Legal Voice

MergerWatch

NARAL Pro Choice Oregon

Northwest Health Law Advocates

Physicians for Reproductive Health

Pride Foundation

Western States Center

You can read the full letter by clicking here.

Compassion & Choices Launches Bilingual Access Campaign for California Aid-in-Dying Law

Effort to Focus on Terminally Ill Adults, Families, Healthcare Professionals

CA Access Campaign sq
Elizabeth Wallner speaks at the CA Access Campaign launch

(Sacramento, CA – Dec. 10, 2015) Compassion & Choices today launched a bilingual campaign to educate terminally ill Californians, families and medical providers about the benefits and requirements of the state’s new aid-in-dying law.

Once it takes effect in 2016, the End of Life Option Act will give terminally ill Californians the option to make the end-of-life healthcare decisions that are right for them in the final stages of a terminal illness. The Act allows terminally ill, mentally capable adults who have a prognosis of six months or less to live, the option to request from their doctor a prescription for medication that they can self-administer, if they so choose, to die peacefully and painlessly in their sleep to relieve suffering and shorten a difficult dying process.

“It is important for every Californian to clearly understand the benefits and requirements of the law so every state resident knows all their end-of-life care options, especially if they are suffering,” said Kat West, National Director of Policy & Programs for Compassion & Choices. “Our California Access Campaign will educate and empower both doctors and terminally ill adults about all the end-of-life care options to relieve intolerable suffering, including hospice, palliative care and medical aid in dying.”

The California Access Campaign launch was announced during a news conference at the California Primary Care Association (CPCA) in Sacramento. The CPCA is among a group of community health centers, hospitals, medical and hospice facilities and nonprofit organizations that will partner with Compassion & Choices to ensure that all Californians know medical aid in dying is a legitimate and trusted end-of-life care option.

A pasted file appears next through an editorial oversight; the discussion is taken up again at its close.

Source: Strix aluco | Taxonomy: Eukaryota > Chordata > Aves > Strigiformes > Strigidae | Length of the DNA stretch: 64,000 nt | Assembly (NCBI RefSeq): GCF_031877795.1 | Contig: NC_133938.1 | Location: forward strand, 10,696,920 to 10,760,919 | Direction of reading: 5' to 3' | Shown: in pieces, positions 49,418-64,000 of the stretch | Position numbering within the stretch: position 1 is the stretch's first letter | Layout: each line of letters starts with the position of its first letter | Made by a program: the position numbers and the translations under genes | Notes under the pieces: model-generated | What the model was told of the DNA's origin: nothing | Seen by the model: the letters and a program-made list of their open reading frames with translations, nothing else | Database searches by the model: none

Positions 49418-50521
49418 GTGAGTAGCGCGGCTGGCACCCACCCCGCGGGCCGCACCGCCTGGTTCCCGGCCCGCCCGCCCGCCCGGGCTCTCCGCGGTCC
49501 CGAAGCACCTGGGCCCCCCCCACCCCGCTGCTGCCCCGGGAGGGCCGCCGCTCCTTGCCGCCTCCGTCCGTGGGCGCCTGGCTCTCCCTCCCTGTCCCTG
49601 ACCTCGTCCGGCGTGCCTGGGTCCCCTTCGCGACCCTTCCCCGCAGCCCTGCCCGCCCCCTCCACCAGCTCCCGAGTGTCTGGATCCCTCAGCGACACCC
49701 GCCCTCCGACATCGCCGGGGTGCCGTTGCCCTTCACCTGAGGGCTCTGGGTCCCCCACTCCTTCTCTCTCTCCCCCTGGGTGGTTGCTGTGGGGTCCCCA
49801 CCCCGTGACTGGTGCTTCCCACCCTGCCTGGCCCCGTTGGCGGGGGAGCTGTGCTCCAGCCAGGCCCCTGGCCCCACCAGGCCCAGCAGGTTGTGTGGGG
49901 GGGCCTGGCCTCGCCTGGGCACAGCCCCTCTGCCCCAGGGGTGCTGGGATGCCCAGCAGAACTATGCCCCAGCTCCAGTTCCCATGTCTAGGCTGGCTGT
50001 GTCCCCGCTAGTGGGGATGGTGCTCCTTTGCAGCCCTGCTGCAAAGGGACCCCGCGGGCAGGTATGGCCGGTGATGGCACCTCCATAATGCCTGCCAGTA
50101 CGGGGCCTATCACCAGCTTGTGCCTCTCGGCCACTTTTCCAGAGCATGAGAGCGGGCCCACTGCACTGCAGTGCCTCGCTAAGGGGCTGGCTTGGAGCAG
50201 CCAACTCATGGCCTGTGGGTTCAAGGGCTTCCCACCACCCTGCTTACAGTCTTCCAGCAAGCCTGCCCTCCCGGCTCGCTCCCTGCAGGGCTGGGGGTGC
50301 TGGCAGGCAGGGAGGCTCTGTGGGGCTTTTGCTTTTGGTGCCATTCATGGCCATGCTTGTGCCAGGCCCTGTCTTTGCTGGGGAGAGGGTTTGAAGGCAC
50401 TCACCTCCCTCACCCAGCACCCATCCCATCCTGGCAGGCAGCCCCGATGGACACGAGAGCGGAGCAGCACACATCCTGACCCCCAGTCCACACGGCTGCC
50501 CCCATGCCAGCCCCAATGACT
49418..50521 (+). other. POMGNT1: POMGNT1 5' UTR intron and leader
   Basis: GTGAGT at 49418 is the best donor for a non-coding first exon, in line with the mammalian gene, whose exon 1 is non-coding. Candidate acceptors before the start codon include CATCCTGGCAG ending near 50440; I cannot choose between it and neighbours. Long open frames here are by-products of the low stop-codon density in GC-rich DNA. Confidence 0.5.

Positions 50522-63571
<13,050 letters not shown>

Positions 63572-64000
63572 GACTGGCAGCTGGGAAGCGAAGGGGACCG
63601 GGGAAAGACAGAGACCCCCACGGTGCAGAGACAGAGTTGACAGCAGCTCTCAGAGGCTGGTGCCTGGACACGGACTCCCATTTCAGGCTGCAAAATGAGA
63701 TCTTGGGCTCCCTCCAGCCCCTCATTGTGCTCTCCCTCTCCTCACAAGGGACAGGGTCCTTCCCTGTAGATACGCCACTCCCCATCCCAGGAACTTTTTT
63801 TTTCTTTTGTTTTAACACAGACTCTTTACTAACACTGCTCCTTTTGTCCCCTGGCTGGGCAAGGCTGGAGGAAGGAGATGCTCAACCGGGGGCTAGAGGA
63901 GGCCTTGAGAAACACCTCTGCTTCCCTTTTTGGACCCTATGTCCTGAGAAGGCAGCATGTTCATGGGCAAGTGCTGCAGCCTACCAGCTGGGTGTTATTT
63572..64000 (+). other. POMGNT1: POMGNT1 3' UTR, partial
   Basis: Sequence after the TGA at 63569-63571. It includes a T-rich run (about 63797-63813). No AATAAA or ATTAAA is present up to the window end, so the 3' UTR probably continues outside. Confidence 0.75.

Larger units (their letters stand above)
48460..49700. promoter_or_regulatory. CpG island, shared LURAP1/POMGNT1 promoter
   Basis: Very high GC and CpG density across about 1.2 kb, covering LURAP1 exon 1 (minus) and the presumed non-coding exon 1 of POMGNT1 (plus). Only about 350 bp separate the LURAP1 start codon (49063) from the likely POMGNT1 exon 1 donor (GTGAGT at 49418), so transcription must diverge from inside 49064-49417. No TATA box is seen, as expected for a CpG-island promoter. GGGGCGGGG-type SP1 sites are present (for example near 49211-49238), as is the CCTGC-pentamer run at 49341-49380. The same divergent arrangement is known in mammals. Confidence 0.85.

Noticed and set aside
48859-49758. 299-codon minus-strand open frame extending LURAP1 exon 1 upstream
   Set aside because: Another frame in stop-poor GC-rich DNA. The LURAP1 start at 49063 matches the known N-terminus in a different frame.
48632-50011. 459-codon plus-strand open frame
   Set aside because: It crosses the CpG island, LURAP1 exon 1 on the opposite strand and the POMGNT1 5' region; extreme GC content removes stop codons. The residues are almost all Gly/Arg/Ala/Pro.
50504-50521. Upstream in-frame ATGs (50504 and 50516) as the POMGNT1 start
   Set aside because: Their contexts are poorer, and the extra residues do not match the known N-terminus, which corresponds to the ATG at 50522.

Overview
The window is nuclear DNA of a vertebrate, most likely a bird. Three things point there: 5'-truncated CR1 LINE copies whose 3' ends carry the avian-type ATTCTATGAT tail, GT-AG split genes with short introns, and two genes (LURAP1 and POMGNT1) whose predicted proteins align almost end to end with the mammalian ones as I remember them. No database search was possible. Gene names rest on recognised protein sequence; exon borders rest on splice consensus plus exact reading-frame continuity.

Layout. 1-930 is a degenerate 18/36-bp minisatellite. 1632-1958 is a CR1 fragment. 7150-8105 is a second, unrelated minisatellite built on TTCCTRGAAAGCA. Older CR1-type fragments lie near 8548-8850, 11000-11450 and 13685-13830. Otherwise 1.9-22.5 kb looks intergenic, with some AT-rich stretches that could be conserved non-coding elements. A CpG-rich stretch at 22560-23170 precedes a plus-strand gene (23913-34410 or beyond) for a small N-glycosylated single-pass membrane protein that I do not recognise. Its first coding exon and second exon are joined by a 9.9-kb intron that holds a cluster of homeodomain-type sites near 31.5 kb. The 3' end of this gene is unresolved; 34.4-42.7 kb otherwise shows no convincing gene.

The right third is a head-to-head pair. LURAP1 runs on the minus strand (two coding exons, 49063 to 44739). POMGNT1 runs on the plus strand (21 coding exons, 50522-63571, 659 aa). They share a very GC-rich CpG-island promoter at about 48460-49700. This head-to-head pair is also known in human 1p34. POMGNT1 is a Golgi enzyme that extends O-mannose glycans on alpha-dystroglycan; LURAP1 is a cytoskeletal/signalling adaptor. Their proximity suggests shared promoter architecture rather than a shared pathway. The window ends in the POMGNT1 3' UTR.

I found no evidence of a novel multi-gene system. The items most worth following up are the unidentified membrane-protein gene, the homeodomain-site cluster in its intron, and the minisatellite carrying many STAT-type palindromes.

“The California Primary Care Association is proud to continue our partnership with Compassion & Choices by educating patients and our healthcare partners about the end-of-life options now available to them,” said Carmela Castellano-Garcia, President and CEO of California Primary Care Association. “Everyone deserves compassion and the option to make informed decisions at the end of their lives.”

Terminally ill Californians and their families, physicians and pharmacists can call a free hotline, 800-893-4548, to access information on the End of Life Option Act, including bilingual, information for the public. Through this hotline, physicians will be able to access Compassion & Choices’ free Doc 2 Doc consultation program to speak to doctors with years of experience in end-of-life care, including medical aid in dying. Pharmacists will also be able to access the Pharmacist2Pharmacist consultation program. For more information, visit www.endoflifeoption.org

“It is critical for doctors to understand how to respond to a terminally ill person’s request for medical aid in dying,” said Dr. David Grube, a national medical director for Compassion & Choices, who has written aid-in-dying prescriptions authorized by Oregon’s death-with-dignity law. “This response includes assessing the patient’s mental capability to make an informed request, reviewing the patient’s previous treatment, and offering alternatives to medical aid in dying, such as hospice and palliative care.”

The California Access Campaign launch follows the recent publication by the Journal of Palliative Medicine of Clinical Criteria for Physician Aid in Dying [AID]. Based on the 23+ years of clinical experience under death-with-dignity laws in Oregon (since 1998) and Washington (since 2009), [Montana (since 2009), Vermont (since 2013) and California (in 2015), the AID study concluded:

“Physician aid in dying is now recognized by a majority of Americans, Californians and physicians as an end-of-life option that should be available to terminally ill patients,” said Dr. Ben Rich, Emeritus Professor of Internal Medicine and Bioethicist from the University of California at Davis School of Medicine. “Making these criteria available will provide them with necessary background information and practice parameters for them to take into consideration in the care of patients confronting a terminal condition.”

“Death doesn’t scare me,” said End of Life Option Act supporter Elizabeth Wallner, a single mom from Sacramento who is suffering from stage IV colon cancer that has spread to her liver and lungs. “What scares me more is to have my only son and my family watch me die slowly and painfully. I don’t want this agonizingly traumatic image to be their last memory of me.”